|Date(s):||January 27, 1827|
|Location(s):||ST CHARLES, Louisiana|
|Course:||“Rise And Fall of the Slave South,” University of Virginia|
|Rating:||3 (1 votes)|
The harshness of the institution of slavery is something that historians can agree on. The lifestyle that enslaved people had to endure is one that many cannot imagine today. It is not surprising therefore when slaves wished to be free of their masters and escape from plantations. The reasons for slaves running away varied but usually included fear of punishment or resentment because of punishment already administered, avoiding the harsh labor forced upon them, as well as sheer cruelty imposed by their masters. Although the great mass of Louisiana slaves remained at home, the number of runaway slaves in the state compelled the legislature to act. In an attempt to centralize the problem of runaway slaves, the Louisiana State legislature created acts in the 1820s and 1830s to set up central depots to which runaways, unclaimed for two months or longer, were to be transported. These depots kept the slaves together and used them on public works. Jailors were required to advertise the runaway slaves they kept in their prisons to successfully return them to owners. These jailors would be paid upong the death of a slave for expenses incurred with regard to the deceased.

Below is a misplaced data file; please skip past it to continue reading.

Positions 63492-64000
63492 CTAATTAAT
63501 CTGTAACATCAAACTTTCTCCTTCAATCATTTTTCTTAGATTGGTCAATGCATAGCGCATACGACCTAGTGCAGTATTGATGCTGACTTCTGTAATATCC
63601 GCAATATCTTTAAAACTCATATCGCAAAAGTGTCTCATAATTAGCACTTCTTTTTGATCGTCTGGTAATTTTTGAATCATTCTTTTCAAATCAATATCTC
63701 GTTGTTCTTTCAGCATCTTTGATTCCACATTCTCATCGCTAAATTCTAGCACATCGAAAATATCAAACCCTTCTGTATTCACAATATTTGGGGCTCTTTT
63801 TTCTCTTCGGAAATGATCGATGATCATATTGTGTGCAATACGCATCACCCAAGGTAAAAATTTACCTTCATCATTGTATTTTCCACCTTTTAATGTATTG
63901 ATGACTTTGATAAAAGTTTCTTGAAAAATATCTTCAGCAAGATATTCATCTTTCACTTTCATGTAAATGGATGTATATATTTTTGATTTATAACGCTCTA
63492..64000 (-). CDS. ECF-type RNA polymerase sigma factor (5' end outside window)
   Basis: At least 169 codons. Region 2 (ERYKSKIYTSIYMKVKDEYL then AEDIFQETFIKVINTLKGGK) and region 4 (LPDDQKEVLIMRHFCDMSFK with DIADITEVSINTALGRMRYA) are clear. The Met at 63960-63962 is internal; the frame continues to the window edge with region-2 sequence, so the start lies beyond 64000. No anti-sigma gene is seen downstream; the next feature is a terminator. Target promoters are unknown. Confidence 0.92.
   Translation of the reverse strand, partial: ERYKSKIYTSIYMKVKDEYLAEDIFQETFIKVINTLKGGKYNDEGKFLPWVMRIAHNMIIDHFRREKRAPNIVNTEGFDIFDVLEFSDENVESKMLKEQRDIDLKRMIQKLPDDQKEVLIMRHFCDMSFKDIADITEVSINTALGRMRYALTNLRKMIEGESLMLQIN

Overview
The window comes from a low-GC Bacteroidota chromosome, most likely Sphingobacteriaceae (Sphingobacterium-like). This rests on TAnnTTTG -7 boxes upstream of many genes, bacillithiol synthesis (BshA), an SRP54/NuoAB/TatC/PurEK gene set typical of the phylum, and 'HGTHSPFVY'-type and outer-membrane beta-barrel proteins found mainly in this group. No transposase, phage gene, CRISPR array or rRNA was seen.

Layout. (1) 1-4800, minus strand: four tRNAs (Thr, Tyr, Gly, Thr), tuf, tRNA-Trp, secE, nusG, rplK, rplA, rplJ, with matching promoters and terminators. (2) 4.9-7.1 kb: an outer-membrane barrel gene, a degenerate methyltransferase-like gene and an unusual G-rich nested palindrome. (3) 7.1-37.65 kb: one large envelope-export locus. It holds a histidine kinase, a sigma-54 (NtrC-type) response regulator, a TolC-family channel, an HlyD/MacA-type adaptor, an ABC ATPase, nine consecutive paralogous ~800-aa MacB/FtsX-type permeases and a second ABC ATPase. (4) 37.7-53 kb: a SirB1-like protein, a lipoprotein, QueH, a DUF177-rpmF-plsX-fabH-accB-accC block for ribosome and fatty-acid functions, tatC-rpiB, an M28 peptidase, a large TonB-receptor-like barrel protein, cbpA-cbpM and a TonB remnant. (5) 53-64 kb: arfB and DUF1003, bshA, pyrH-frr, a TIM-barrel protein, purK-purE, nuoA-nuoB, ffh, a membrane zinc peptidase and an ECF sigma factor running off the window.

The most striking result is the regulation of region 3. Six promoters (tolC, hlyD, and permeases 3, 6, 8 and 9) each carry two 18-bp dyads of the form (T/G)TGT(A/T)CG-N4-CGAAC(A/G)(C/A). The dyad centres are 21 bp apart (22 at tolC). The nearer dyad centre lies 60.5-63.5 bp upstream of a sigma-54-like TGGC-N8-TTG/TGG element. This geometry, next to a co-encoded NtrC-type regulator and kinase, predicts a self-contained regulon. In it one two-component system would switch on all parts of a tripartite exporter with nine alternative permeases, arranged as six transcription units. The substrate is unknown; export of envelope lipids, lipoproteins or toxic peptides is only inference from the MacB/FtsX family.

Although Louisiana attempted to produce an efficient system to recover runaway slaves, it did not always function as intended. The legislature created several more parish depots in the late 1820s and this decentralized the effort to keep the runaway slaves in central locations such as Baton Rouge and New Orleans. Slaveholders took it upon themselves to advertise to the community the loss of a slave and incurred the expenses themselves. Plantation owners paid large sums of money to advertise slaves' looks and ages in the hope of their property being returned. One such advertisement ran in the newspaper, Le Courrier de la Louisiane, advertising the loss of three slaves to a subscriber. The subscriber offered a handsome reward to anyone that helped return Lewis, Isaac, and Snaiel to his fields. Judging from their descriptions, these slaves were very important slaves to their owner. Three strong young men missing from the plantation deprived the owner of not only labor bu capital and time. The January advertisement volunteered the information that one of the slaves had been missing since September, demonstrating the long time period a plantation owner could spend searching for runaway slaves. It it not certain if Lewis, Isaac, and Daniel ever returned to their owner. Runaway slaves cost their masters' time, money and a loss of control over a system that the economy of the antebellum Louisiana was based upon. The state believed that the situation of runaway slaves was grave enough to address it in their laws to gain a grasp on the problem. When this failed, the slaveholders turned to the resources of newspaper advertisements. The advertisements from newspapers in the South serve as reminders of the lengths that plantation owenrs would go to in order to insure the safe return of their chattel.